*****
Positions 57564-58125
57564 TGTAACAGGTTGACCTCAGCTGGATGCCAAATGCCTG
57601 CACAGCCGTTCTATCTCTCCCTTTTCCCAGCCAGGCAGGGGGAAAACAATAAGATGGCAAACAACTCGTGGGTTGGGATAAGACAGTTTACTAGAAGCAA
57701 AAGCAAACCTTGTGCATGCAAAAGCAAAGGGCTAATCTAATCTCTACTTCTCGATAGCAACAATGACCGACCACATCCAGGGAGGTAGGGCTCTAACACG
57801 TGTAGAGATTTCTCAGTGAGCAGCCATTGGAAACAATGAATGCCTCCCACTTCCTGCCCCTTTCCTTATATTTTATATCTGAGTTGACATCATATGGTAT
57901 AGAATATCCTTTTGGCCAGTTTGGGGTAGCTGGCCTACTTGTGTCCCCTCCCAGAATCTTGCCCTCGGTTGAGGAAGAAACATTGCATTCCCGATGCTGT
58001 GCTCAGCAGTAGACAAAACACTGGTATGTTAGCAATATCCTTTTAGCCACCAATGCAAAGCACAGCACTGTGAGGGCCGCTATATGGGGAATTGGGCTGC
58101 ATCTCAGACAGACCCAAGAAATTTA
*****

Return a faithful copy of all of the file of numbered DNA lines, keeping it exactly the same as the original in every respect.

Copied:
Positions 57564-58125
57564 TGTAACAGGTTGACCTCAGCTGGATGCCAAATGCCTG
57601 CACAGCCGTTCTATCTCTCCCTTTTCCCAGCCAGGCAGGGGGAAAACAATAAGATGGCAAACAACTCGTGGGTTGGGATAAGACAGTTTACTAGAAGCAA
57701 AAGCAAACCTTGTGCATGCAAAAGCAAAGGGCTAATCTAATCTCTACTTCTCGATAGCAACAATGACCGACCACATCCAGGGAGGTAGGGCTCTAACACG
57801 TGTAGAGATTTCTCAGTGAGCAGCCATTGGAAACAATGAATGCCTCCCACTTCCTGCCCCTTTCCTTATATTTTATATCTGAGTTGACATCATATGGTAT
57901 AGAATATCCTTTTGGCCAGTTTGGGGTAGCTGGCCTACTTGTGTCCCCTCCCAGAATCTTGCCCTCGGTTGAGGAAGAAACATTGCATTCCCGATGCTGT
58001 GCTCAGCAGTAGACAAAACACTGGTATGTTAGCAATATCCTTTTAGCCACCAATGCAAAGCACAGCACTGTGAGGGCCGCTATATGGGGAATTGGGCTGC
58101 ATCTCAGACAGACCCAAGAAATTTA